This is a Guest post from Martin Njounkwe, a young ambitious entrepreneur with various online start-ups, who unlike most young bloggers – has taken his entrepreneurial thinking outside the box and created an almost passive income stream using the new and much talked about service: Fiverr. This is the first in what will be a series of posts from the very guy who is making a consistent income on this new sharing platform.
I first heard about Fiverr about two weeks ago, and in that time I have seen at least 20 posts on the subject. Clearly it’s a hot topic,and one that needs to be discussed further. So without further ado, allow me to attempt to get out of your way and hand the floor to Martin…
Debunking Fiverr Myths
The introduction of Fiverr, a marketplace website where jobs can be done and offered at a fixed price of 5$ has being greeted with mixed reactions from the general public with some calling it a “scam” and others completely discarding it without even giving it a try.
Fiverr, is not a scam! Here I will debunk the top myths surrounding this website and help clarify why you, yes you! Should be on it!
Myth N°1 : How much do I get paid per gig ?
There’s being a lot of confusion on how much one really receives at the end of a gig. This is as a result of Fiverr mainly advertising the gross and not the net of what is received.
On Fiverr each gig costs you 5$, but the contractor doesn’t not pockets all the 5$. The 5$ is in fact a gross value and the net value/gig being in the region of 3$.
So where does all the other 2$/gig go to? First off, for every 5$ you receive Mr Fiverr, gets a clean 1$ cut. So let us say, you have got 10gigs ordered and marked as complete. Your gross income in total is 50$ but your net income is 40$.
Next after Mr Fiverr’s 1$ has being subtracted, you get charged for every money you withdraw. Yes! You get charged for withdrawing your own money! But fortunately there is a way to reduce the impact of this fee and its by letting your available funds accumulate before you withdraw, this way you get charged once instead for every withdrawal.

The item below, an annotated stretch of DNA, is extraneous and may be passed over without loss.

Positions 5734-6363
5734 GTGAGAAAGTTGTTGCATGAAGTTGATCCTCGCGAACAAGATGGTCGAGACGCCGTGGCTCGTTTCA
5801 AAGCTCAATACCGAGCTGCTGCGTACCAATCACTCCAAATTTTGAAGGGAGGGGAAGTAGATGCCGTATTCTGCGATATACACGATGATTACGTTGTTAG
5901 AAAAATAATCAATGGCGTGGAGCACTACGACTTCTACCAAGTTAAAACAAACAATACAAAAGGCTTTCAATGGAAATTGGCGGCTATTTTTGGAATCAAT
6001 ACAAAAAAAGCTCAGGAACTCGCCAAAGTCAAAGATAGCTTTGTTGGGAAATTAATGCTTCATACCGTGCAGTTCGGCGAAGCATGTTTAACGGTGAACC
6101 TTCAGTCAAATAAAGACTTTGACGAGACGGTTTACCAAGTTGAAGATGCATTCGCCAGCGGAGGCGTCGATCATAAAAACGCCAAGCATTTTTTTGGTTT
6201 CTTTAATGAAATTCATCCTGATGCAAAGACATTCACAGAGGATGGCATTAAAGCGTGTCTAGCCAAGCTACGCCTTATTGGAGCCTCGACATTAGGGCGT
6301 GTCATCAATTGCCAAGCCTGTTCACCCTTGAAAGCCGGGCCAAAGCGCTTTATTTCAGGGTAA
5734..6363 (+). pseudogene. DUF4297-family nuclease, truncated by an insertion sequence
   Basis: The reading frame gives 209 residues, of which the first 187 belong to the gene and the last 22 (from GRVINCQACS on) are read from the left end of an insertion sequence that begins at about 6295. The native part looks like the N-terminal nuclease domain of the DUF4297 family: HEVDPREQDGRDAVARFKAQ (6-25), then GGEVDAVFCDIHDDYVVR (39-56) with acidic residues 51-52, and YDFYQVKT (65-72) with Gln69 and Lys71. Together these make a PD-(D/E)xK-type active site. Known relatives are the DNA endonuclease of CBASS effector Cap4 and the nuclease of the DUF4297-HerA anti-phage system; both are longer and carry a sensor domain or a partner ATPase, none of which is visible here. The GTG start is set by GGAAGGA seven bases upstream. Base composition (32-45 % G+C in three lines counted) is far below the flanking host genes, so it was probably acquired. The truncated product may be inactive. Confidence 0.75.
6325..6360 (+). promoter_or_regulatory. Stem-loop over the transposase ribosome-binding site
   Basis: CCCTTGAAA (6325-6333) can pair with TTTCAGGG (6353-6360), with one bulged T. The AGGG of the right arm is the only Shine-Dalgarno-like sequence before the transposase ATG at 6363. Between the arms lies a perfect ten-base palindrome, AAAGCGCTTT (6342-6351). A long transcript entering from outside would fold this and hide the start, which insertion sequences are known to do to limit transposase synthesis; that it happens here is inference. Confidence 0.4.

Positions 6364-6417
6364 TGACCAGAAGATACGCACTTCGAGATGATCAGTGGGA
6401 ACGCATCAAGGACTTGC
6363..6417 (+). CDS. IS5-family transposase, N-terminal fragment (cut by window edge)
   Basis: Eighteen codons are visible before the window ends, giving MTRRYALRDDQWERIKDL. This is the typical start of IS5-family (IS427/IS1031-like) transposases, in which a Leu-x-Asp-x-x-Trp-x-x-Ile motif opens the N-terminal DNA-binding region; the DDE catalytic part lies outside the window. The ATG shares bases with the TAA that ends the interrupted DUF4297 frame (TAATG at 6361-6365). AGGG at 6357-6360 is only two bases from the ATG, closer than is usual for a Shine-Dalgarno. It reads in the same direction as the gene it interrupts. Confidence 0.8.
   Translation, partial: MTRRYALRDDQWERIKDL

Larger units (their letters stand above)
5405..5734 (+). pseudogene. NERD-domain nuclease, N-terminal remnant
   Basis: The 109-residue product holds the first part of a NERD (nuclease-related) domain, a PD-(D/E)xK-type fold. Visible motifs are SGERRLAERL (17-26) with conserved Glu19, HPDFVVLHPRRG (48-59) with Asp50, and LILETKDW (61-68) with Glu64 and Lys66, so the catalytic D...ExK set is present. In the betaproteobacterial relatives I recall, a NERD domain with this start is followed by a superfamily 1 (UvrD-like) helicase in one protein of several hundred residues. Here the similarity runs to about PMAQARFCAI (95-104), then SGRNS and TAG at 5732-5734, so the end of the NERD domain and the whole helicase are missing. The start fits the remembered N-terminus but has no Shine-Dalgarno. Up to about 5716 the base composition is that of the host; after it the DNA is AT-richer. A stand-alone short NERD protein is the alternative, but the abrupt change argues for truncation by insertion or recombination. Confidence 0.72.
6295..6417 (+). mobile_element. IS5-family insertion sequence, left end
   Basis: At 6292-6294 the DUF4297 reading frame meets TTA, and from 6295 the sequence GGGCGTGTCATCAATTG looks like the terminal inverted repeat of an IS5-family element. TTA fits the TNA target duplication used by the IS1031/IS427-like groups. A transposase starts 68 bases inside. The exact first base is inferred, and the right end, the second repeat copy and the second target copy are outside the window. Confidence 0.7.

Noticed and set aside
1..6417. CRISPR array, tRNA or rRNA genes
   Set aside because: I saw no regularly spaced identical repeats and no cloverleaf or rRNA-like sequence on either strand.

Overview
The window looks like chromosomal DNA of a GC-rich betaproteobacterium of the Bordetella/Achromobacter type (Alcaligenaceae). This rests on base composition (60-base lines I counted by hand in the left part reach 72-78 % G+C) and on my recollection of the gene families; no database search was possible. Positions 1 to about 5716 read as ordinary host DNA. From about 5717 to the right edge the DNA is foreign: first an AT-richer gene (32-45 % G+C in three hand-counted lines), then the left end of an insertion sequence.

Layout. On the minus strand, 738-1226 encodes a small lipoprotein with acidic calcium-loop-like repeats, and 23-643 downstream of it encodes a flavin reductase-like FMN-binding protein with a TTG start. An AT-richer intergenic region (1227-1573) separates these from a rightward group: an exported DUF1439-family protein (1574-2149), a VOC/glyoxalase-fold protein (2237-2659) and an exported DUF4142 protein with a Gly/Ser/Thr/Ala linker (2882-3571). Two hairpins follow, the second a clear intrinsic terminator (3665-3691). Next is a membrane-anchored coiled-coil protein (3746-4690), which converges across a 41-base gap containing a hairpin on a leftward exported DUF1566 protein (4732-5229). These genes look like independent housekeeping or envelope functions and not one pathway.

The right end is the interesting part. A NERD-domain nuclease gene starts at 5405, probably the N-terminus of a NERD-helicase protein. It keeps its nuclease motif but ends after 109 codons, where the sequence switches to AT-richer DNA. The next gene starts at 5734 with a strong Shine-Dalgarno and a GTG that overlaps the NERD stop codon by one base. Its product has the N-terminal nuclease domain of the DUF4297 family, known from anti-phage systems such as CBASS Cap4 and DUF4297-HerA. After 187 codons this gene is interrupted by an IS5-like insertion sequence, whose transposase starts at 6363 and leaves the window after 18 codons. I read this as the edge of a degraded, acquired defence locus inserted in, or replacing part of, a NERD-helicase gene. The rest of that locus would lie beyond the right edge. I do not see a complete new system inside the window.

Myth N°2: Must my funds reach a certain amount before I can withdraw it?
No! At first during the first few months of Fiverr’s existence you had to reach 40$ before you could withdraw your funds but this is no longer the case.
Now you can withdraw your funds once they have being cleared which takes 15 days, after the buyer has marked the order as complete.
The is a downside to this as well as an upside. The downside being you get charged by paypal for each withdrawal let us say you withdraw your 4$ every time you have it available in your funds; you will be charged around 1$ by paypal. So at the end of the day for 10 gigs and 10 withdrawals you will be left with a net income of 30$ whereas if you cleared your funds once you had reached 50$ you will have a net income of 39$ that is after Mr. Fiverr has taken his nice cut of the cake.
The good side being, some people are not fortunate to have enough of orders in order to reach the threshold level, hence being able to clear your funds at anytime might be better at the end of the day even though you get charged more.
Myth N°3: When do I receive my money after delivering the goods/services?
With Fiverr, when you deliver your service/product your contractor has 3-5 days to mark it as complete and provide you with feedback. During this period your money is in the “Upcoming Payments” category.
After the contractor has marked the gig as complete and provided feedback your money then moves to the “awaiting clearance” category and from there you have 15days till your money is available for withdrawal.
So in total you have 20 days maximum to receive your money. So how do you make the most of this? Simple, by maximizing the number of orders you receive.
Want to start making money on Fiverr tomorrow?
This is the first in what will be a series of posts looking at Fiverr in a lot more detail, but in the meantime I am reading his eBook ‘How to make money on Fiverr‘ and I have to say – even I am tempted to give it a shot. Seriously, Martin has really shown some entrepreneurial brilliance with this one – demonstrating his ability to think outwardly, and act quickly in order to make his living online. Oh, and he shares a couple of resources here that I think are worth a lot more than the $20 price tag alone!
I will be posting my honest and thorough review of this eBook in the coming week. (I’m actually going to try his methods and see if I can generate some income by this time next week! – If I can then I reckon that would be one hell of a review – what do you think Martin?)